Is Social Media Automation Bad For Your Business?

Today, I’m asking whether too much of our social media is automated and if that affects our business in a negative way.

We are bombarded with adverts and claims that you can increase your followers quickly and easily with the latest automation tool. There are countless blog posts talking about batching and scheduling all your social media to free up your precious time and allows you to get on with running your business. And it all sounds perfect, doesn’t it?

I can completely see the appeal of automating your social media. However, I still I can’t consistently automate my posts. It feels weird and a little bit alien to me.

I’ve tried it (a number of times). Utilizing trial periods of social media schedulers and spending time finding blog posts and resources to share with my audience. But it lasted a week, two at the most before I stopped.

There also seems to be a surge in people complaining or feeling confused about how to handle and engage with automated accounts.

So, it got me thinking are we automating too much?

The whole essence of social media is to be ‘social’, to interact and join in with discussions and connect with others. Is that truly possible if we automate everything?

Let’s first talk about the worse kind of automation

If you are on any kind of social media sites you will have likely come across automation. Some of which is easy to spot including these terrible examples below.

Auto Comments

If you are on Instagram you will have probably experienced the annoying and sometimes hilarious auto comments that are posted on your photos. I get them all. the. time.

Usually, one-word comment like ‘cool’, ‘dope’,’great’ – possibly followed by a funky emoji and most of the time has no relevance to the photo. It is painfully obvious and it makes the auto poster look bad (or at the very least foolish).  I have no idea how to respond to such a comment and it doesn’t encourage me to follow the account either.

Auto Direct Messages

Seriously, who thought automatically sending a generic direct message to a new follower on Twitter was a good idea? And who would pay money to use this service?

I’m sure we have all had this happen to us at some time on Twitter. You find an account, it posts great content so you follow them and even better they follow you back. Only for them to spam your inbox with an automated generic sales message or instructing you to go to their blog or follow them on Facebook.

As the recipient of these messages, it’s not welcome and I swiftly unfollow. If you want to be seen as an actual human, avoid auto direct messages at all costs.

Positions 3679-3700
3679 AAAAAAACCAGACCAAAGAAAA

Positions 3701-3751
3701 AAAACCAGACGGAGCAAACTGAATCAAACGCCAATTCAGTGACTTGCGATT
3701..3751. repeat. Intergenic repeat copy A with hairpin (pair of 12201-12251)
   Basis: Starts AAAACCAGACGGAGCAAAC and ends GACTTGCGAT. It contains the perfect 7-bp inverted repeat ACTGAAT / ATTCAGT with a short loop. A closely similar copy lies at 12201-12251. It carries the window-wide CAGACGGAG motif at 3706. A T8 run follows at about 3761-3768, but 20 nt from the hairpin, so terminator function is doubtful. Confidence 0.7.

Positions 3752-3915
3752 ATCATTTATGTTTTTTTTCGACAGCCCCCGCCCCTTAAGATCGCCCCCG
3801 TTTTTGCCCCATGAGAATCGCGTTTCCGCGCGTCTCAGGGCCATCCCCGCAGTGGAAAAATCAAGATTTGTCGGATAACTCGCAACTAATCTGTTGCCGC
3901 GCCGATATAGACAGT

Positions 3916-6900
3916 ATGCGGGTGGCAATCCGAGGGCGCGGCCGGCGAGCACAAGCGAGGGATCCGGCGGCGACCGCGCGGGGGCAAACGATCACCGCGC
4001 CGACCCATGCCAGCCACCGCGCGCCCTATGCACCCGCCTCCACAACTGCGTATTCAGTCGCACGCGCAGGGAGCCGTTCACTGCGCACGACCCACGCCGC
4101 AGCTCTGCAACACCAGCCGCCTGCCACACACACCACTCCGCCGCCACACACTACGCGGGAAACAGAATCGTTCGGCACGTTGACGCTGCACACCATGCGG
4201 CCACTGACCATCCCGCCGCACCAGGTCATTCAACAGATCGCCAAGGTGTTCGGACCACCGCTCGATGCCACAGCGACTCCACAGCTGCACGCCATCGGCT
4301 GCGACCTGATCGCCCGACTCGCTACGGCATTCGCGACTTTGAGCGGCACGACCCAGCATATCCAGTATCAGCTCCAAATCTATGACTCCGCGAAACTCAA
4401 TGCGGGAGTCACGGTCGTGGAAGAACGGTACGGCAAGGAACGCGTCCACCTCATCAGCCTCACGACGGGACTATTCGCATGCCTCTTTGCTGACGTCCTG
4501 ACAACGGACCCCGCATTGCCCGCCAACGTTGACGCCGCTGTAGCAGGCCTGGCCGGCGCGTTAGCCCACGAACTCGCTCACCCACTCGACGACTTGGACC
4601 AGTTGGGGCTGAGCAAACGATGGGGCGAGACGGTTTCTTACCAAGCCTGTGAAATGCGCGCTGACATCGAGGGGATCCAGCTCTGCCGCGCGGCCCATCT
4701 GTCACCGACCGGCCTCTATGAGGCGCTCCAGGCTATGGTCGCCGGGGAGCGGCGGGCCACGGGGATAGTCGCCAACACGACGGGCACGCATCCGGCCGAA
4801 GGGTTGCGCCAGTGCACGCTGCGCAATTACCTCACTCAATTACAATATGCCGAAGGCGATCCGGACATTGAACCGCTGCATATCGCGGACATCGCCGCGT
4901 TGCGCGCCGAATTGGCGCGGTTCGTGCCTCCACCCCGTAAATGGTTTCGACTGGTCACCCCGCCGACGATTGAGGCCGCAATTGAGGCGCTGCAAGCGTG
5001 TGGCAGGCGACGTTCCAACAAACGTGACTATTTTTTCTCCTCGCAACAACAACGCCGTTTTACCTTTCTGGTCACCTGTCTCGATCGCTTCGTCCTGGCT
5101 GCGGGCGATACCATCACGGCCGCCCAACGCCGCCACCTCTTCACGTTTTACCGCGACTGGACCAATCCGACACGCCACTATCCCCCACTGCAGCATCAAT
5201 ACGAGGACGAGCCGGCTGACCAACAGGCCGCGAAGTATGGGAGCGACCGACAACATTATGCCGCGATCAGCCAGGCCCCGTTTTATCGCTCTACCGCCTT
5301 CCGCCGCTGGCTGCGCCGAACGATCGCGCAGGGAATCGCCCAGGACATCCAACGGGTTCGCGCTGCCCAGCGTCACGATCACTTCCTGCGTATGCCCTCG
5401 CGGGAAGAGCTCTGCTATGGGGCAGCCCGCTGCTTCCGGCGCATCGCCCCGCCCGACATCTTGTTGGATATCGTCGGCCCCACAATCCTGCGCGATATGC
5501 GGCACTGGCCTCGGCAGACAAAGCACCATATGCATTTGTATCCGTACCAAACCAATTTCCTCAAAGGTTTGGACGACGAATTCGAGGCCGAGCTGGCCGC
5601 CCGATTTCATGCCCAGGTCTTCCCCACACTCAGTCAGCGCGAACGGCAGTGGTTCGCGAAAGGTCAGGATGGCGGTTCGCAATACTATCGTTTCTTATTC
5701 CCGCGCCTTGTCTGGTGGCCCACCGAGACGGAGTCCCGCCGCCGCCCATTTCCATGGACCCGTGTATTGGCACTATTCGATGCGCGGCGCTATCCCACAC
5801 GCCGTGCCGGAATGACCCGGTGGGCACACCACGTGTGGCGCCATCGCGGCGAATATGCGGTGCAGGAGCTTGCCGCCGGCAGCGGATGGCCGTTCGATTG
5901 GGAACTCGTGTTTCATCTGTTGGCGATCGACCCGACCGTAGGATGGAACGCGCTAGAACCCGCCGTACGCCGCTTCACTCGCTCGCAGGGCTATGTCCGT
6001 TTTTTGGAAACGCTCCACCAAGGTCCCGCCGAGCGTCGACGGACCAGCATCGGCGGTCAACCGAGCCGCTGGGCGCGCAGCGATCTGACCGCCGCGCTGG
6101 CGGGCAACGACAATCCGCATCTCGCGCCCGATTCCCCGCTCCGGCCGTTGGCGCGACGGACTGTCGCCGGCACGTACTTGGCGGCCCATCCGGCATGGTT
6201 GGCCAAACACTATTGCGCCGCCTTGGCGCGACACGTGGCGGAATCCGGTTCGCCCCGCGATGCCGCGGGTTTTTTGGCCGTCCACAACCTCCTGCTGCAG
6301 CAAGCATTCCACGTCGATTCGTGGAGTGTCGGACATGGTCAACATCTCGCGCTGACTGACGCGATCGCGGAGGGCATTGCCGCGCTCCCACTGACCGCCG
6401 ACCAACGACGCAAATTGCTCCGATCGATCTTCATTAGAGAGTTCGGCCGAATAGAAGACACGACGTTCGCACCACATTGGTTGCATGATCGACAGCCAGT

Auto Liking

Have you ever felt that rush when someone likes your latest photo or post? It’s a great feeling, isn’t it? But what if the person hasn’t even laid eyes on your post. Instead, it was an auto bot!

There is auto like services for both Twitter and Instagram. It involves a bot that likes photos and posts that contain a certain hashtag. The goal is to generate more attention for your account.

Auto Following

Those who practice the method of following you, then unfollowing within a few hours or days because you haven’t followed back is incredibly annoying.  Especially, when the same accounts try it over and over again.  If all you care about is numbers then of course seeking any and all followers is what you want. But if you want engaged and interested followers it’s best to avoid the auto following tactic.

This post over on Hootsuite discusses the downsides to Instagram automation perfectly.

What about good types of automation

Scheduling Posts

By using post scheduling programs you can set up your social media to post content at certain times throughout the day in advance. A huge timesaver for businesses as it frees up the time you have to spend on social media.

One thing to watch out for with this is only using scheduled posts on your profiles, as that can feel robotic.  Break it up by engaging and interacting with your followers and audience to show you are actually a real, live person.

Social media schedulers you may want to try (* are affiliate links):

Final thoughts…

Maybe it’s the control freak in me but automation that likes, comments, retweets or follows on your behalf feels so inauthentic. It seems wrong to use this fake engagement purely to build numbers. If I like or comment on a post it is because I genuinely enjoyed or found it valuable not because it had the right hashtag.

Your account also runs the risk of being banned or at the very least blocked for a short time due to using some automation tools. For a business that can be extremely damaging.

Personally, I would advise against the auto ‘interaction’ tools if you want to build an engaged audience that you can connect with. Social media is supposed to be ‘social’.

Are We Automating Social Media Too Much? And how does it affect your brand.” Click to Tweet

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